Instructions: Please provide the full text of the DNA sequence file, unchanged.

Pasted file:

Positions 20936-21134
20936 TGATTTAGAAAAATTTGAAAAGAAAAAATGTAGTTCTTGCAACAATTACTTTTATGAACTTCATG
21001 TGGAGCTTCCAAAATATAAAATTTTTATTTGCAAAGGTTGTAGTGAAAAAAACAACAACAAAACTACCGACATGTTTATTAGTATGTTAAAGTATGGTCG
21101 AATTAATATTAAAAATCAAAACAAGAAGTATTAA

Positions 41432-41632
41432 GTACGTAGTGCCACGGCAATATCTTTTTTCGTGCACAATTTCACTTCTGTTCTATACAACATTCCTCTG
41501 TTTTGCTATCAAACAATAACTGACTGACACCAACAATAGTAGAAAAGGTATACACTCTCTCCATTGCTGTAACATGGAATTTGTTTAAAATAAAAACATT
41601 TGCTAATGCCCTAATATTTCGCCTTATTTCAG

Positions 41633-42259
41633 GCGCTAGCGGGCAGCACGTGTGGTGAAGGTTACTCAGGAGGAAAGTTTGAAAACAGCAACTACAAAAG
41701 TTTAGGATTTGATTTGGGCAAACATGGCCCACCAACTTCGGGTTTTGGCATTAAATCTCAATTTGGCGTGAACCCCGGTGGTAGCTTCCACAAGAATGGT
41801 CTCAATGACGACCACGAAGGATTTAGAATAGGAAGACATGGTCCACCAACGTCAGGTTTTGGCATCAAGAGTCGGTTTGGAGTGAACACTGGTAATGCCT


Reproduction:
Positions 20936-21134
20936 TGATTTAGAAAAATTTGAAAAGAAAAAATGTAGTTCTTGCAACAATTACTTTTATGAACTTCATG
21001 TGGAGCTTCCAAAATATAAAATTTTTATTTGCAAAGGTTGTAGTGAAAAAAACAACAACAAAACTACCGACATGTTTATTAGTATGTTAAAGTATGGTCG
21101 AATTAATATTAAAAATCAAAACAAGAAGTATTAA

Positions 41432-41632
41432 GTACGTAGTGCCACGGCAATATCTTTTTTCGTGCACAATTTCACTTCTGTTCTATACAACATTCCTCTG
41501 TTTTGCTATCAAACAATAACTGACTGACACCAACAATAGTAGAAAAGGTATACACTCTCTCCATTGCTGTAACATGGAATTTGTTTAAAATAAAAACATT
41601 TGCTAATGCCCTAATATTTCGCCTTATTTCAG

Positions 41633-42259
41633 GCGCTAGCGGGCAGCACGTGTGGTGAAGGTTACTCAGGAGGAAAGTTTGAAAACAGCAACTACAAAAG
41701 TTTAGGATTTGATTTGGGCAAACATGGCCCACCAACTTCGGGTTTTGGCATTAAATCTCAATTTGGCGTGAACCCCGGTGGTAGCTTCCACAAGAATGGT
41801 CTCAATGACGACCACGAAGGATTTAGAATAGGAAGACATGGTCCACCAACGTCAGGTTTTGGCATCAAGAGTCGGTTTGGAGTGAACACTGGTAATGCCT